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Issues in Science and Technology Librarianship
Spring 2017

There's an App for That

Design, Create, Tinker, Explore, oh my! Creating a Tool Library

Kari A. Kozak
Head, Lichtenberger Engineering Library
University of Iowa
Iowa City, Iowa

Hands-on learning is a key component of an engineering education. However, students face restrictions if they do not have access to all the tools and resources needed to build, run, and test their experiments. Furthermore, cost can place huge limits on students' ability to play, learn, and tinker. To try and combat these problems, the Lichtenberger Engineering Library collaborated with the College of Engineering to provide free access to the tools and resources needed.

The Tool Library started in 2012 with 38 tools and now has grown to over 150 tools. These range from 25-foot tape measures, digital calipers, and multimeters, to the latest in virtual reality, 3-D scanning and modeling, Arduino programming, and wearable technology. Over the last year, there has been a significant increase in use as more and more high tech tools were made available. Before the beginning of the 2016-17 school year, a new Creative Space was opened within the Engineering Library and the Tool Library was enhanced with 61 tools. The marketing and use in the classroom of the new space and tools increased usage for the year to 1,796 checkouts, which is around a 3% increase over previous years.


This whole project began in 2012 with a single conversation when a professor asked if the Library would be open to checking out tools. The professor had tools which he was willing to lend students, but no system for tracking the items. The head librarian was eager to add this new service and set up procedures and a loan policy. (Full policy and procedures can be found at

The Tool Library started out with 38 items available for checkout and items have been continually added. News of the new Tool Library spread, triggering several different groups and individuals to donate tools.

During the spring of 2016, the head librarian visited several regional university makerspaces to get a feel for what others in the field were undertaking. Discussions focused on creating an interactive space as well as on how the Tool Library might be expanded. Three general themes emerged from these visits and subsequent discussions:

  1. prototyping (including 3-D scanning and printing)
  2. virtual reality
  3. computer programming/circuit building

Taking the information learned during these visits, we combined a small computer classroom and a storage room into a 575-square foot makerspace called the Creative Space. This room is a place for students, faculty, and staff to turn their ideas into reality and to get hands-on experience.

In addition to the new space, the Tool Library was enhanced. Now, not only basic hand- and measuring tools can be checked out, but also more technical items which allow the user to explore the latest in virtual reality, 3-D scanning and modeling, Arduino programming, and wearable technology.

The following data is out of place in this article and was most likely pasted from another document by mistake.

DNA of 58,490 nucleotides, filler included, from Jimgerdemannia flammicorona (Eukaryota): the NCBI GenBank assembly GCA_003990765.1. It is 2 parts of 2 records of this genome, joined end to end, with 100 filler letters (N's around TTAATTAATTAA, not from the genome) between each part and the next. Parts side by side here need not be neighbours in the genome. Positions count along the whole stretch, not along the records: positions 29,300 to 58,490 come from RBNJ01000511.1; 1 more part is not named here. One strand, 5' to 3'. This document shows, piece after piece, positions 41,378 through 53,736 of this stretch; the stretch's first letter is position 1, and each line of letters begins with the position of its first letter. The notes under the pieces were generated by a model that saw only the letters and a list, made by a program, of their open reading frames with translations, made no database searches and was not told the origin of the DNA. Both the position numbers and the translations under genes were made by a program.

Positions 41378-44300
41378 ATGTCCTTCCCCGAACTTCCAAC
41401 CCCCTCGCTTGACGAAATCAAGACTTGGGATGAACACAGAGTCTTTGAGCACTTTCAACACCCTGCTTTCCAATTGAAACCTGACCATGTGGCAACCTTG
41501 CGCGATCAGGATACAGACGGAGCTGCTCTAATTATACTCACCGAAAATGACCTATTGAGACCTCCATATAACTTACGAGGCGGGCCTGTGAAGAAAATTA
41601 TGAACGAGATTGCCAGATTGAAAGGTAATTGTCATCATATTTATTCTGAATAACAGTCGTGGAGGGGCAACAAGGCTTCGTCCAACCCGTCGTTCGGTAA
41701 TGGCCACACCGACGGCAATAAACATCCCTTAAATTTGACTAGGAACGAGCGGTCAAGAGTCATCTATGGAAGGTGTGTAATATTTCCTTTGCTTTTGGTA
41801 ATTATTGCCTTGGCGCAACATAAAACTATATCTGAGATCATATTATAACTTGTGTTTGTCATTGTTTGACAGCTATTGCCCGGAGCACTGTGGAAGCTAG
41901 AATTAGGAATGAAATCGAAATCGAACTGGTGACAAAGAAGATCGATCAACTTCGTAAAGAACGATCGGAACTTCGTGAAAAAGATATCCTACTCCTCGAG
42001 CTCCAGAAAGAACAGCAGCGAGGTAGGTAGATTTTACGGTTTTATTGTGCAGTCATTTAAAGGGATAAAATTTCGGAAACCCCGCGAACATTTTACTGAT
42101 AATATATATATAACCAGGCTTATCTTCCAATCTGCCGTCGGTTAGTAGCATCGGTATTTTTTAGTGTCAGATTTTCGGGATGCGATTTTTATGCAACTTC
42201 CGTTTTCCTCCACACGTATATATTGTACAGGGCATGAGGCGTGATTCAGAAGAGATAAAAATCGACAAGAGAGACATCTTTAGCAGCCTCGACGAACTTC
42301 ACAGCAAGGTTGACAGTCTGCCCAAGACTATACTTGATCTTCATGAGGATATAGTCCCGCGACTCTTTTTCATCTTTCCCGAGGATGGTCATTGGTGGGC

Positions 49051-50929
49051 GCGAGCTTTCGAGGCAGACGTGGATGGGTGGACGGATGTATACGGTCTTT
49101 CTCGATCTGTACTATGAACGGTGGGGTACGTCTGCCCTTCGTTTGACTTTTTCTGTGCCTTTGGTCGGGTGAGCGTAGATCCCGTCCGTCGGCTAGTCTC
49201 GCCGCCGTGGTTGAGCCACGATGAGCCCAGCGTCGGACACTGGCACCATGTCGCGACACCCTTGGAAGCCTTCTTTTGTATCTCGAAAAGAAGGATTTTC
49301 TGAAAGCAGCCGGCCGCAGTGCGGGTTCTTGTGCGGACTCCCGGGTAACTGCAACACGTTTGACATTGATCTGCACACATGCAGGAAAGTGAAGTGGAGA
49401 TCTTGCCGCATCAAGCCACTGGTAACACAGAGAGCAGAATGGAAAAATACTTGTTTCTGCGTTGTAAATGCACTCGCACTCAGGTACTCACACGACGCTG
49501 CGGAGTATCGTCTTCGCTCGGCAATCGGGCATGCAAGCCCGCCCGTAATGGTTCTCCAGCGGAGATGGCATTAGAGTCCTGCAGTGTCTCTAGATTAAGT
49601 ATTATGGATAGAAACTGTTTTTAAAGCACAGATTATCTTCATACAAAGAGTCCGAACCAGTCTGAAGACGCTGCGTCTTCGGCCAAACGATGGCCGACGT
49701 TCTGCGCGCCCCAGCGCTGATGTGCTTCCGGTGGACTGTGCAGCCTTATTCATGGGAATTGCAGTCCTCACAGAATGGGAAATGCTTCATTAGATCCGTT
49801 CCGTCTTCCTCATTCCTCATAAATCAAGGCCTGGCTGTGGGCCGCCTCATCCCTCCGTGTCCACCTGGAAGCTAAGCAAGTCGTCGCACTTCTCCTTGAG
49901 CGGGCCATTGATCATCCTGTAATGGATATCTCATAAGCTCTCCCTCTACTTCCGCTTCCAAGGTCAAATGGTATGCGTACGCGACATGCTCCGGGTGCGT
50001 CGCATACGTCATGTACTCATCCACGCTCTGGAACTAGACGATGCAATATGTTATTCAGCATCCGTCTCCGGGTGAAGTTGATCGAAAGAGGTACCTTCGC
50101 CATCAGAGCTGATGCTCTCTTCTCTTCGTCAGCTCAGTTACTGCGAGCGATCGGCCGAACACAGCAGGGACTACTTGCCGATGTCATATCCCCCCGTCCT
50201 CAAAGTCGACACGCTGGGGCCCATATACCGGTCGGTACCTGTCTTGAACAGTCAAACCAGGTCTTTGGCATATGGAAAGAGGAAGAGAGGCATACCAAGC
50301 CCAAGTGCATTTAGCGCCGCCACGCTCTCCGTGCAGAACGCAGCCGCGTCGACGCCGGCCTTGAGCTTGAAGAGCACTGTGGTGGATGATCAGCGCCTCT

Overview of the Tool Library

The Tool Library now features over 150 tools, available for student, faculty, and staff checkout. Many of the new tools are related to the three central themes of the creative space:


Virtual Reality

Programming/Circuit Building

All but the virtual reality sets may be checked out for seven days to use within the Creative Space, in class, or to take home.


Technology Tools: Technology Tools: Oculus Rift (2 hrs.), Movio BT-300 (2 hrs.), Leap Motion controllers, RICOH Theta camera, 360Fly 4K camera, Canon Powershot camera, Sense 3-D scanner, Structor sensor for iPad scanner, Xbox Kinect, acoustic microphone, eyeball webcam, Wacom drawing tablets, adapters, chargers

Hand Tools: adjustable wrench, claw hammer, computer toolkit, diagonal pliers, hex key sets (metric & SAE), mini plier set, mini screwdriver set, mini trox screwdriver set, pliers sets, screwdriver set, security bits collector set, socket set, video game screwdriver set, wire cutter/stripper, wrench set

Measuring Tools: caliper, digital scale, environmental meter, infrared thermometer, thermal imaging camera, laser distance measurer, level & magnetic angle locator, light meter, micrometer, multimeter (volt meter), pocket grain weight scale, power monitor, sound level meter, tachometer, tape measure, triple beam balance, tubular spring scales, wireless temperature probe

Labquest Equipment: LabQuest data collector, 3-axis accelerometer, CO2 sensor, dual-range force sensor, EKG sensor, electrode amplifier, force plate, go! motion, goniometer, instrumentation amplifier, low-g accelerometer, magnetic field sensor, microphone, PH sensor, power amplifier, rotary motion sensor, sound level meter, stainless steel temperature probe, surface temperature probe, thermocouple, watts up pro, wireless dynamics senor system

Creative Boxes: MaKey MaKey kit, Raspberry Pi 3 with Vernier Interface Shield, littleBits, Inventor's kit, wearable tech, RedBot Inventor's kit

Usage Statistics

The addition of the Creative Space and the acquisition of new items in the Tool Library triggered a significant rise in usage statistics. Of the 1,057 items checked out between September 2012 and June 2016, the most popular were the 25-foot tape measure, the digital caliper, pliers set, screwdriver set, and the multimeters (See Table 1). An average of 137 items per semester were checked out during these eight semesters.